Trust is the strongest currency

The latest news and commentary on the supply side

Marc Brush

Let's talk about trust. In Nutrition Business Journal ’s February 2013 Consumer Research issue, which is swimming with consumer insights and thoughtful scenarios of our possible food futures, one theme keeps leaping off the page for me. We just don't seem to trust anyone, or trust in anything.

Here are just a few of the choicer quotes to be had inside these pages. From Sweden, Peter Wennström offers us this gem: "Too many accepted sources of yesteryear—from experts to politicians to big corporations—have compromised with the truth." Dave Kingsbury, New Hope's very own champion of insights, puts it this way: "Between tainted food, energy drinks and questionable corporate practices, consumers are hesitant to believe anything.” And finally, let's turn to Carla Ooyen, NBJ's research director, with 1,300 consumers at her fingertips. This from a 40-something female in North Carolina —"I go to the websites ... and look at what is known about the brand and product. I trust myself to do the research and make the decisions."

With the great crossover of nutrition products from fringe to mainstream well underway, there's little doubt that consumers are connecting the dots better between food, supplements, lifestyle and health. It's evident in this whole wellness movement on its rapid march through the developed world. It's there in the leapfrogging middle classes of BRIC countries accelerating the natural products adoption curve. It's also complicated by a long-simmering, deeply rooted, disquieting distrust of corporate profiteering and crass capitalism right here in their safest harbor, the USA. If you are a business leader reading this letter, please do note that fewer and fewer consumers have faith in you to do right by them at all.

So supplement executive: How will you buck public perception of your adulterated industry to imbue trust in consumers? And you, organic founder & CEO: How can you truly keep the faith as your industry falls into larger and larger corporate hands? Because the real point here is that trust is the holy grail of business in the years to come, and it's driven by transparent business models finely attuned to consumer need, and most of you aren't there yet.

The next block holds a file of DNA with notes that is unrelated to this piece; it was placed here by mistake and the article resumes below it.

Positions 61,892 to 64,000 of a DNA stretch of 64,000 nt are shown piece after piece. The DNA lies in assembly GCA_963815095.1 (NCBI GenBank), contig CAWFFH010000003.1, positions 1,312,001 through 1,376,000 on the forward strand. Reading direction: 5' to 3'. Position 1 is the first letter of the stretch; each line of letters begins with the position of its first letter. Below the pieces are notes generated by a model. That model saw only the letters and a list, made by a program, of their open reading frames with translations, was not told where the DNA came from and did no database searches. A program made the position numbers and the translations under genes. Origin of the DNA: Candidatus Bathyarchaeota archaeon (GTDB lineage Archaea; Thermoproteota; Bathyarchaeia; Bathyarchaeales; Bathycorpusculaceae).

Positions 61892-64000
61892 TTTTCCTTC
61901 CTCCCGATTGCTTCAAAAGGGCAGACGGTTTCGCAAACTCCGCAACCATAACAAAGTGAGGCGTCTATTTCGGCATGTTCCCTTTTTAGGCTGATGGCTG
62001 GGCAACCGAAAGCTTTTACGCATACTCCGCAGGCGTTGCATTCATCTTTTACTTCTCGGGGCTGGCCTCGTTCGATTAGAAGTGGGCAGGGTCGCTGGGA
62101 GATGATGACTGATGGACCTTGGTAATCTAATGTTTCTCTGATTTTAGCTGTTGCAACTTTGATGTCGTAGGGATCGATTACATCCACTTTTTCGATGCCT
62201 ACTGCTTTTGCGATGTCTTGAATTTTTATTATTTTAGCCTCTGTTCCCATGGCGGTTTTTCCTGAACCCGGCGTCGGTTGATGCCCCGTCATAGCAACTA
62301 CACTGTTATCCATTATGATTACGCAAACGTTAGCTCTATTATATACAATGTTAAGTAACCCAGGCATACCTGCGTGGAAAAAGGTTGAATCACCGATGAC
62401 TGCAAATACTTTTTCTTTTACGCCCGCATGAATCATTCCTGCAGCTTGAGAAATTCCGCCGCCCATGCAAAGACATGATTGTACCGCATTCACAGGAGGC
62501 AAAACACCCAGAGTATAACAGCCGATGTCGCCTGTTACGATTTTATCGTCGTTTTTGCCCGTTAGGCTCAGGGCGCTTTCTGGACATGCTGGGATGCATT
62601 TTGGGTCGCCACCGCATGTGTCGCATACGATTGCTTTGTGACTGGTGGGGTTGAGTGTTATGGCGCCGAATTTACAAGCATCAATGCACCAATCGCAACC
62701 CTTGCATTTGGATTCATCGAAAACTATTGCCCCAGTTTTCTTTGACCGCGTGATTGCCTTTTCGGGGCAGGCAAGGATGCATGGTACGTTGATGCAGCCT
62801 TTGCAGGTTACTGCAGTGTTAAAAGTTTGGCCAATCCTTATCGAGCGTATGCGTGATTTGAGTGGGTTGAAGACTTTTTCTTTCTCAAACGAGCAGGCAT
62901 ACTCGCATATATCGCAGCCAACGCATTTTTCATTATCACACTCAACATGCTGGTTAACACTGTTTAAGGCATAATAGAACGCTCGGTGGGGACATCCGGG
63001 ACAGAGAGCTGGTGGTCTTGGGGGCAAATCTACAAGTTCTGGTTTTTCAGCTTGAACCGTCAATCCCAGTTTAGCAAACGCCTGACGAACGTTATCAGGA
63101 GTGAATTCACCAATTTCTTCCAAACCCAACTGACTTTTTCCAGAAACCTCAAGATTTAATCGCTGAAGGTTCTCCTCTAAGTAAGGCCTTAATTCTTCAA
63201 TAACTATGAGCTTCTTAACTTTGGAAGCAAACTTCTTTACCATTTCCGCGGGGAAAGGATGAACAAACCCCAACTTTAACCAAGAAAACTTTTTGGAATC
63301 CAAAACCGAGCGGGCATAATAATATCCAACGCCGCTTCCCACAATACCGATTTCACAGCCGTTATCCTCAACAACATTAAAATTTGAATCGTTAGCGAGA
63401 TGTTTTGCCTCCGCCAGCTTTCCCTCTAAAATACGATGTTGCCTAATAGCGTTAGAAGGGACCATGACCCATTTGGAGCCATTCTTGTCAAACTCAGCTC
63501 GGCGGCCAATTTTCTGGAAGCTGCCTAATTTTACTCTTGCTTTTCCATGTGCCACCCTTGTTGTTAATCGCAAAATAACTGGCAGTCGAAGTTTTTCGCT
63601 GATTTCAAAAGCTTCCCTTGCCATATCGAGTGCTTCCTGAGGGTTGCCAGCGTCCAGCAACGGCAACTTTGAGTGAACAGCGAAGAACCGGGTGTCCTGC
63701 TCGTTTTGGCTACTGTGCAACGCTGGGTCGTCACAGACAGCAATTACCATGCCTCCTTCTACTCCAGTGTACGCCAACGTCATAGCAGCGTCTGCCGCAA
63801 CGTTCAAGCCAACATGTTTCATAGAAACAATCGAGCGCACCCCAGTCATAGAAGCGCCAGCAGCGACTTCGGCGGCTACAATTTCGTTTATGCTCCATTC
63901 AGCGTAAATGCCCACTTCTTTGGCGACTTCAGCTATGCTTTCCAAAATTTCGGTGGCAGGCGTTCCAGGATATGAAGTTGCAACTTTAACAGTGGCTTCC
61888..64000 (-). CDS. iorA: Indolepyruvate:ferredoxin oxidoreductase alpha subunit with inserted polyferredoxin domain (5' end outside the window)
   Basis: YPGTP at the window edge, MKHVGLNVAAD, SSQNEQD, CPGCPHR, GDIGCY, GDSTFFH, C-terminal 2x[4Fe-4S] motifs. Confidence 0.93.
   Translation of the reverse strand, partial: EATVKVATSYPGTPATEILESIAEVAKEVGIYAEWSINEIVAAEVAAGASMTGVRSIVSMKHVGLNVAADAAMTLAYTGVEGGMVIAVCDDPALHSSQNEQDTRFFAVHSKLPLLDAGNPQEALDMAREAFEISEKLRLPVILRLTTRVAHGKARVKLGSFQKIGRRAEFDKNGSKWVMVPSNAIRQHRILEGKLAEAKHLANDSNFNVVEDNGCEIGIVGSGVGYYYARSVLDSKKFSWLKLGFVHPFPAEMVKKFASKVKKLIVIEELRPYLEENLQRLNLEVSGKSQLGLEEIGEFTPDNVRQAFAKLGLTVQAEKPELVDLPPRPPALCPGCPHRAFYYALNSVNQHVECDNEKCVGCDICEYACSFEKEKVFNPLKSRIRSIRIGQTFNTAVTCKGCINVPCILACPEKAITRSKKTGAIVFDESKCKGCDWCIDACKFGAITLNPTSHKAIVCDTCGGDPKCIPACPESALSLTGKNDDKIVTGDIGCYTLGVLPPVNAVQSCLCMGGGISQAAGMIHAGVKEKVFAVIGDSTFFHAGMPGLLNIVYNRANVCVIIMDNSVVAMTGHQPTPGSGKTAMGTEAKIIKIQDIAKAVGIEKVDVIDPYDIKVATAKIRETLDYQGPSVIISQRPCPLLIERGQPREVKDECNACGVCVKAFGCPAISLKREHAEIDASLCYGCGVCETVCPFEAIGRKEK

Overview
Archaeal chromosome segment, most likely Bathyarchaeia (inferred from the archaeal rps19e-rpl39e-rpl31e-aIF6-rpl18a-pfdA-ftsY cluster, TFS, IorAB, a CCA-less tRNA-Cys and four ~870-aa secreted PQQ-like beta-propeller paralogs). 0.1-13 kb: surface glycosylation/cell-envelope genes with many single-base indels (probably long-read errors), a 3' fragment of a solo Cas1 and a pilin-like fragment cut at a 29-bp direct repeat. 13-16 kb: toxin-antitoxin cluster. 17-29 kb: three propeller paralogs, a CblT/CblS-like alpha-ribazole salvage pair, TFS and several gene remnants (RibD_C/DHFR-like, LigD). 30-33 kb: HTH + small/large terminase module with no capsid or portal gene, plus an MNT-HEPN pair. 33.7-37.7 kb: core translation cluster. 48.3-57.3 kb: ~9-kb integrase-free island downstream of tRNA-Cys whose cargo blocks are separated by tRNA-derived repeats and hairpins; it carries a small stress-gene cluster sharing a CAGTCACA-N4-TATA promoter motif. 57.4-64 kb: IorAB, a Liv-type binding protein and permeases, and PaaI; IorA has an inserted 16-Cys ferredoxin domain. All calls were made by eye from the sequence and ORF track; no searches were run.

Consumer researchers have a certain air of ethereal prognostication about them, but collectively, in a forum such as this that surveys the full landscape of insights around health & wellness, they seem to be singing a similar tune. Consumers are hungry for trusted sources that pass their rigorous screens for health, quality and sustainability, but they want to get there on their own.

Don't stand in the way.

-- Marc Brush

Thou shalt not adulterate

A new report from the Journal of the American Medical Association found that dietary supplements account for half of all class-one drug recalls in the United States.

The research, supported by the Canadian Institutes of Health Research, showed that over a nine-year period (2004–2012), 51 percent of the U.S. Food & Drug Administration's (FDA) recalls involved dietary supplements containing unapproved ingredients or drugs. During this period, 465 products were recalled, of which 237 were dietary supplements.

The majority of these supplement recalls occurred after 2008, all of which involved unapproved drug ingredients. It’s unclear if the increase in recalls of supplements is due to an increased number of adulterated supplements, an improvement in detection by the FDA or improved enforcement by the FDA.